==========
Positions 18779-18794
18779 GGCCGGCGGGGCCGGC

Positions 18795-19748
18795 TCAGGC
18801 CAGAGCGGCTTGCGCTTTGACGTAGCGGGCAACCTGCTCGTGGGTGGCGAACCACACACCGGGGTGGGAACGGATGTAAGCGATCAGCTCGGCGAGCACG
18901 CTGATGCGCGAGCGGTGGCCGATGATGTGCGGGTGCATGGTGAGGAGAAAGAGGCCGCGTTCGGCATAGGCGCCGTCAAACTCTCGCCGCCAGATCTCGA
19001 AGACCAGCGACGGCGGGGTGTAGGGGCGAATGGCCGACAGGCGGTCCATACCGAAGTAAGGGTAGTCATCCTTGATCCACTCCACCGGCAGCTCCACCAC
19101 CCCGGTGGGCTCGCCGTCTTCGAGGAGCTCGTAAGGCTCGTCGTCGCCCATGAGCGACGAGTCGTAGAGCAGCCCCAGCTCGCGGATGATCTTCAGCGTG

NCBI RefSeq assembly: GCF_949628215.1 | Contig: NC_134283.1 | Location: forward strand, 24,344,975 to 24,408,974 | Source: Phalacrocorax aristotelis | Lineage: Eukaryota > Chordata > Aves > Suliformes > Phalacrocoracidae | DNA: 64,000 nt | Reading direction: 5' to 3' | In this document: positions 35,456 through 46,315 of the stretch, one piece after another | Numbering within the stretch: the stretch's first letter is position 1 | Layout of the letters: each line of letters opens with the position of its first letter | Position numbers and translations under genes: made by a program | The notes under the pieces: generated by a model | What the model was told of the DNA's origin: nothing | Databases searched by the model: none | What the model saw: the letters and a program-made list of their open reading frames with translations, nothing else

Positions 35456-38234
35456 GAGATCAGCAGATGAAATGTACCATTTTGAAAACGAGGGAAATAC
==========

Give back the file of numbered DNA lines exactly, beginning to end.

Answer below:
Positions 18779-18794
18779 GGCCGGCGGGGCCGGC

Positions 18795-19748
18795 TCAGGC
18801 CAGAGCGGCTTGCGCTTTGACGTAGCGGGCAACCTGCTCGTGGGTGGCGAACCACACACCGGGGTGGGAACGGATGTAAGCGATCAGCTCGGCGAGCACG
18901 CTGATGCGCGAGCGGTGGCCGATGATGTGCGGGTGCATGGTGAGGAGAAAGAGGCCGCGTTCGGCATAGGCGCCGTCAAACTCTCGCCGCCAGATCTCGA
19001 AGACCAGCGACGGCGGGGTGTAGGGGCGAATGGCCGACAGGCGGTCCATACCGAAGTAAGGGTAGTCATCCTTGATCCACTCCACCGGCAGCTCCACCAC
19101 CCCGGTGGGCTCGCCGTCTTCGAGGAGCTCGTAAGGCTCGTCGTCGCCCATGAGCGACGAGTCGTAGAGCAGCCCCAGCTCGCGGATGATCTTCAGCGTG

NCBI RefSeq assembly: GCF_949628215.1 | Contig: NC_134283.1 | Location: forward strand, 24,344,975 to 24,408,974 | Source: Phalacrocorax aristotelis | Lineage: Eukaryota > Chordata > Aves > Suliformes > Phalacrocoracidae | DNA: 64,000 nt | Reading direction: 5' to 3' | In this document: positions 35,456 through 46,315 of the stretch, one piece after another | Numbering within the stretch: the stretch's first letter is position 1 | Layout of the letters: each line of letters opens with the position of its first letter | Position numbers and translations under genes: made by a program | The notes under the pieces: generated by a model | What the model was told of the DNA's origin: nothing | Databases searched by the model: none | What the model saw: the letters and a program-made list of their open reading frames with translations, nothing else

Positions 35456-38234
35456 GAGATCAGCAGATGAAATGTACCATTTTGAAAACGAGGGAAATAC